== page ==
In my edition, page 22 begins chapter 5. I don't know how much evidence you'll find for Scout's maturity this early in the novel. After all, she talks about beating up Dill at the beginning of this chapter because he "neglects" her after professing his love for her. The novel does reflect Scout's growing maturity, but most of that is shown closer to the end of the novel. I'd thus have to stick to her bravery from this section.
When they try to pass a note to Boo Radley, young Scout is used as a lookout and doesn't flinch from the responsibility:
The three of us walked cautiously toward the old house. Dill remained at the light-pole on the front corner of the lot, and Jem and I edged down the sidewalk parallel to the side of the house. I walked beyond Jem and stood where I could see around the curve.
“All clear,” I said. “Not a soul in sight.”
Here is young Scout, standing alone when she fully expects to face "Boo Radley and his bloody fangs," yet she fulfills her duty to the group bravely.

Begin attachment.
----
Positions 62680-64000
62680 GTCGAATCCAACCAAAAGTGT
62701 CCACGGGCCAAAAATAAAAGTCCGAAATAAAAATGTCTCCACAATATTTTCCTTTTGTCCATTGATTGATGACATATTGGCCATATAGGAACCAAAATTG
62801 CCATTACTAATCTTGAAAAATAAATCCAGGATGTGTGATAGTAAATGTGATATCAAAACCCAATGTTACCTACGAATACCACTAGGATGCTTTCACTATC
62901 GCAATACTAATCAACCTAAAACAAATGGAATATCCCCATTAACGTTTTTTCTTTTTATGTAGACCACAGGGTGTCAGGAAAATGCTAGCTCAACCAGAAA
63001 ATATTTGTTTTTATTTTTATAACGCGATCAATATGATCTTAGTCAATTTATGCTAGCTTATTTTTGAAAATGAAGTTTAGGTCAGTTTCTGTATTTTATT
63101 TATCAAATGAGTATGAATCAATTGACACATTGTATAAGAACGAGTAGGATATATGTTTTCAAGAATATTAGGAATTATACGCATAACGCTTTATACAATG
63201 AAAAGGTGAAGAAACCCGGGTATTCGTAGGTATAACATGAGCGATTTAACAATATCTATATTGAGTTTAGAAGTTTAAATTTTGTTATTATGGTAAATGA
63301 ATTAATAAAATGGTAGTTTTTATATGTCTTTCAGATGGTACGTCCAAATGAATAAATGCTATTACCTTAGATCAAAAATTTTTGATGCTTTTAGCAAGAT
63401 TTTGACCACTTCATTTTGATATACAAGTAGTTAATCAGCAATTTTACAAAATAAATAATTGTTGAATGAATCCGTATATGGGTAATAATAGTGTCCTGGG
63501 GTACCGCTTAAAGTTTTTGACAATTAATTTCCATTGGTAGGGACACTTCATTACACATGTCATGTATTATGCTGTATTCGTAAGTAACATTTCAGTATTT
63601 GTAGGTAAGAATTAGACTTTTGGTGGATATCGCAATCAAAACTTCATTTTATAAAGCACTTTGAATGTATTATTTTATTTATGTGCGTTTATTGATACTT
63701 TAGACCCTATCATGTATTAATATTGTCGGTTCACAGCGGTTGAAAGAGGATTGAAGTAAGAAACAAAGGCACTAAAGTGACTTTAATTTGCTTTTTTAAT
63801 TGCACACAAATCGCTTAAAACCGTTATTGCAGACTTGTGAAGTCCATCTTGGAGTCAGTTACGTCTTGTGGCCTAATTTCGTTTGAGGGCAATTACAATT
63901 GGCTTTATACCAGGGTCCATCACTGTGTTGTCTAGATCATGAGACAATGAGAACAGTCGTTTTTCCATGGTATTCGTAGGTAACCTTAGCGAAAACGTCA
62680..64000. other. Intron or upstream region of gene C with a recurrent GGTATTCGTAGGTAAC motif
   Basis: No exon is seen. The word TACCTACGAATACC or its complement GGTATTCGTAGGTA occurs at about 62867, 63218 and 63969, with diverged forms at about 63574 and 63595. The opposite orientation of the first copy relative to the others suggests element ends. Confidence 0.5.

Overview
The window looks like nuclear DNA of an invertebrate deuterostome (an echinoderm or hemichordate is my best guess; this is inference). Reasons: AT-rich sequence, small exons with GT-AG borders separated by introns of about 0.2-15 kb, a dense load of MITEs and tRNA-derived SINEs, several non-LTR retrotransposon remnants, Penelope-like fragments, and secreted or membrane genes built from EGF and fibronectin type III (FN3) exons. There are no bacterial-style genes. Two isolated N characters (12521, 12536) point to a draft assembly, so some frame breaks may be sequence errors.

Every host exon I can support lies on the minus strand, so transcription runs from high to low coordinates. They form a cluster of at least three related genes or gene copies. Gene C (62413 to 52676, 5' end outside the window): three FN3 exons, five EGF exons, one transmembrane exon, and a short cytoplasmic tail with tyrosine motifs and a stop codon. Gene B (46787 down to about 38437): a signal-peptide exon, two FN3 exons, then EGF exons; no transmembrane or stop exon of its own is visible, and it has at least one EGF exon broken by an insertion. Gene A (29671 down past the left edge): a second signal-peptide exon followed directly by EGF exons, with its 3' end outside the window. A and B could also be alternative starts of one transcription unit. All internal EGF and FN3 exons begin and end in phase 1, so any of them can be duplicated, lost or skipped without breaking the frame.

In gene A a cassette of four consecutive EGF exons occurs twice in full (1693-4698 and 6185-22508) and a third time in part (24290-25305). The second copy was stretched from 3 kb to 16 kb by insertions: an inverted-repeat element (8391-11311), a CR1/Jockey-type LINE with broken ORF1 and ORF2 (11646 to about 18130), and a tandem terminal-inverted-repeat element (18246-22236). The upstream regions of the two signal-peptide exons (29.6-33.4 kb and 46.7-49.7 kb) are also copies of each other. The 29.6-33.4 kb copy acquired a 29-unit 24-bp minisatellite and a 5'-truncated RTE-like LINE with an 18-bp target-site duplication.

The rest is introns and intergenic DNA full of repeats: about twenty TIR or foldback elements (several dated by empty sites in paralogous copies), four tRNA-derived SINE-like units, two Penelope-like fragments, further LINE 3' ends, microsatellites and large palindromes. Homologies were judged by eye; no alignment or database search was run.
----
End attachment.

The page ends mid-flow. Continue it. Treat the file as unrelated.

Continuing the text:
She also bravely questions the faith of the neighborhood which would condemn Miss Maudie to hell for spending too much time outdoors—while glorifying Miss Stephanie, who is the town gossip:
My confidence in pulpit Gospel lessened at the vision of Miss Maudie stewing forever in various Protestant hells. True enough, she had an acid tongue in her head, and she did not go about the neighborhood doing good, as did Miss Stephanie Crawford. But while no one with a grain of sense trusted Miss Stephanie, Jem and I had considerable faith in Miss Maudie.
It's a pretty brave move to consider Miss Maudie's character and thus reject the religion that has condemned her, especially at Scout's impressionable age. Scout thus shows that she understands the truth of real faith compared to a "faith" meant for the display and approval of the town.